Outcome - Banned in Russia - Final

by OrphanCrow 184 Replies latest jw friends

  • OrphanCrow
    zeb: There are apx 175,000 jw in Russia. The wt has more than enough money to repatriate them to safety and set them up with a house and basics but the wt wont as they want more martyrs. The Russian govt could do worse than tell wt to take these people and feed house and look after them.

    Just think how large the fund could have been, if the JWs had pooled their money to actually help Russian JWs through sponsorship and relocation. Instead of buying stationery and postage. For media attention.

    I have read of several Russian JWs already leaving and re-locating. To sunny places (California for one). But those are only the JWs with money and/or influence. I guess they will pray from a safe distance for their "brothers and sisters still suffering" back home in Russia.

  • biblexaminer

    I have to laugh when some post their displeasure in the ban. Why, because the dubs are happy they got banned.

    The local dubs here are happier than pigs in you know what. Sure. Only the stupid dubs are displeased about the Russians banning the dubs. The 'smart' ones know it's a sign of the end. The COBE's wife here said "bring it on" ...."we know that's gotta happen"

  • LongHairGal


    Sure, people are concerned about JWs suffering abuse and rights to other religions being threatened but I am not surprised that this happened.

    Things are not the greatest in Russia and who has tolerance for any crackpot religion that causes instability and adds to the problems a country already has.

    I have no use for religions in general and all the problems they cause. A religion should have to be an asset to the community or be taxed.

    You can talk endlessly about human rights and freedom of religion but when a country going through hard times has a dictator this all goes out the window!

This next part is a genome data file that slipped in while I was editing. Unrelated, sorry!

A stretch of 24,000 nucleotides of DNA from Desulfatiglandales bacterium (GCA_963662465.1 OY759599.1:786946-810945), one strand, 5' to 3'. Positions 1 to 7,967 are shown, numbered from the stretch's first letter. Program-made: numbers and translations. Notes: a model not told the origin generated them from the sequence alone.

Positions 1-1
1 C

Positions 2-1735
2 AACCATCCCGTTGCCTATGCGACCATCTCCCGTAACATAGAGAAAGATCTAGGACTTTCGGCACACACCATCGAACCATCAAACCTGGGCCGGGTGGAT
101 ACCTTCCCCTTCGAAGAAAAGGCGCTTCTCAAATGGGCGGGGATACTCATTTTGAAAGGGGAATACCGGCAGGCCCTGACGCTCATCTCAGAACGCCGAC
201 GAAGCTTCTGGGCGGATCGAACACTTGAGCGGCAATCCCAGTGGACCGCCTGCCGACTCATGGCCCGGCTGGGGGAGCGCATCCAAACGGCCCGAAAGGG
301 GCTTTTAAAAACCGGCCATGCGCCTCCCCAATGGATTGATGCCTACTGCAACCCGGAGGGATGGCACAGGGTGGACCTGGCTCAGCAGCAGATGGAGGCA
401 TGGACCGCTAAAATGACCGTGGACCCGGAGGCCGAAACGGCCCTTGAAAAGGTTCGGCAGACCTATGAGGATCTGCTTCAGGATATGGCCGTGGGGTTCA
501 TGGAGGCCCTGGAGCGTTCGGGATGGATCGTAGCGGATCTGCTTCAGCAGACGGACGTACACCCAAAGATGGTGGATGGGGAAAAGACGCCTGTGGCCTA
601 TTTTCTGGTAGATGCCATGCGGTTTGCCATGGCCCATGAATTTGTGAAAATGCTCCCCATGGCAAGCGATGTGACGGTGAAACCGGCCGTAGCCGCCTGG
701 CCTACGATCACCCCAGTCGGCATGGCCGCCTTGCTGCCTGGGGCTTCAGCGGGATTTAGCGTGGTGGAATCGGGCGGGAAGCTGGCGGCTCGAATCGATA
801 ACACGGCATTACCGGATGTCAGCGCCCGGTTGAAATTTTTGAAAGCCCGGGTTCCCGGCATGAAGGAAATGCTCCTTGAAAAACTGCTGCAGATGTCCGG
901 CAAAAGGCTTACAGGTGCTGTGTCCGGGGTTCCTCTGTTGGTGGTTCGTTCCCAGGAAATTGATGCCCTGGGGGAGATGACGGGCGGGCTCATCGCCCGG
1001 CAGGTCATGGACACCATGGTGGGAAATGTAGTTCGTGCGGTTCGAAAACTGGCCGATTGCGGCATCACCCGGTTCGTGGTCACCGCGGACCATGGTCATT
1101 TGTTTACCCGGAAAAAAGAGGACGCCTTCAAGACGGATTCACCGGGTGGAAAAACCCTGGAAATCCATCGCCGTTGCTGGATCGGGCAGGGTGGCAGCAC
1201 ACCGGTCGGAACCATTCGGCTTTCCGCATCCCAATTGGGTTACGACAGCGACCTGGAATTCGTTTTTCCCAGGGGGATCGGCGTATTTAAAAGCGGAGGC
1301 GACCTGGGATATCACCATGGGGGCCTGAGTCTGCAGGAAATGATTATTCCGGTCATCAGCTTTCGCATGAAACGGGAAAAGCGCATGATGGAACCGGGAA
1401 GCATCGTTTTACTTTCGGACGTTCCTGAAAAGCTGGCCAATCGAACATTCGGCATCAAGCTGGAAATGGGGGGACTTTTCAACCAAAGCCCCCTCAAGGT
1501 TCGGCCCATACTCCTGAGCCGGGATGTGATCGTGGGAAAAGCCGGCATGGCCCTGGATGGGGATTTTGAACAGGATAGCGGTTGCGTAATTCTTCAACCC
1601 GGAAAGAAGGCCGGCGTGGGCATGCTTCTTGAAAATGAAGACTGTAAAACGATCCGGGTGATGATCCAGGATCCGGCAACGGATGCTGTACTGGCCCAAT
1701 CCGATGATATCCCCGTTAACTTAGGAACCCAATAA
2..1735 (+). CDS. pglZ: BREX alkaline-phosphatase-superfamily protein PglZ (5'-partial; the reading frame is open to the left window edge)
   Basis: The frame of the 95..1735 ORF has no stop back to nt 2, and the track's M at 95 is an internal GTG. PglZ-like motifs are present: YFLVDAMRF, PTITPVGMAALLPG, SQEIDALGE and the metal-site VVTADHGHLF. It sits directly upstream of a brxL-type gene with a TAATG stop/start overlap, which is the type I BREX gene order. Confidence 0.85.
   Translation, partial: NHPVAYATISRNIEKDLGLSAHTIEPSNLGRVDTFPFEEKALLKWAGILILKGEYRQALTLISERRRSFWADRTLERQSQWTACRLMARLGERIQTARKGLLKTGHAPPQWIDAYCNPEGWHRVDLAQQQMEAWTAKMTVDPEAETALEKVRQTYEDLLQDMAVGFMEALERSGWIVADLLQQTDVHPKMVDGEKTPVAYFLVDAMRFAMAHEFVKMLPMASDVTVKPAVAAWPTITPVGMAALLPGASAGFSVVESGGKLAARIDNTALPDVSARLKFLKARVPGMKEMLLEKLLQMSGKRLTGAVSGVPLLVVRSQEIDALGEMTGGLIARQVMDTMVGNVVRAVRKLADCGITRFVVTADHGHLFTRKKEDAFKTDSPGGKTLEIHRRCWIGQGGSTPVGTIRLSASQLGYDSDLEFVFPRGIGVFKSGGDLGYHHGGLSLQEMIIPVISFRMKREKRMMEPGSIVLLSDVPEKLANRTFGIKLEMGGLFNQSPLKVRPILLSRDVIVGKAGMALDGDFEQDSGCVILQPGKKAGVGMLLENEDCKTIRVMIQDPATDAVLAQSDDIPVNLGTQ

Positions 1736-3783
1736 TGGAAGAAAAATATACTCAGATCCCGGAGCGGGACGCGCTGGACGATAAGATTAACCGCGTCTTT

• OrphanCrow
    LongHairGal: You can talk endlessly about human rights and freedom of religion but when a country going through hard times has a dictator this all goes out the window!

    Of course.

    Russia also has a history of terrorism and has had problems with the control of terrorism for longer than America has. Their history plays into this situation as well.

    For example, wars in Chechnya and terrorist infiltration into Russia for funding of military disturbances and such. In close neighboring countries. Recently. Areas of Russia, like Chechnya, can be pretty tense and religious/political boundaries might get blurry. And militant.

    Russia has established religious factions and traditions that go back centuries - long before North America was even settled/colonized. And then a period of no religion during the Soviet era. Much political turmoil and religious disruption in the past 100 years. From a monarchy to a wee little hiccup of socialism, into hard core communism, sliding out on a socialist wing...capitalism...and now the revolution comes full swing...back to a 'monarch' type system.

  • Finkelstein

    Maybe the Russian officials saw the JWS religion like a strong armed rigid dictatorship where people get knocked off if they oppose the religion.

    I guess any religion that promotes the deaths of its own adherents is going to bring attention toward itself.

    The Russians are well aware of brutally strict and harmful dictatorships it was called communism.

  • LongHairGal


    Yes, it's true Russia's traditions go back centuries and they have seen a lot of hardship and bloodshed in the 20th century alone.

    Thanks for the bit of a history lesson. I'm sure a lot of JWs who read here don't have much knowledge of world history and have a simplistic view of the world thanks to JW induced ignorance. They think silly and childish letter writing campaigns are supposed to make people in that country be impressed.

    I'm sure the only thing the Russians were impressed with was the magnitude of stupidity and wasted time and resources. Maybe the tons of letters will be put to good use heating people's fireplaces over there.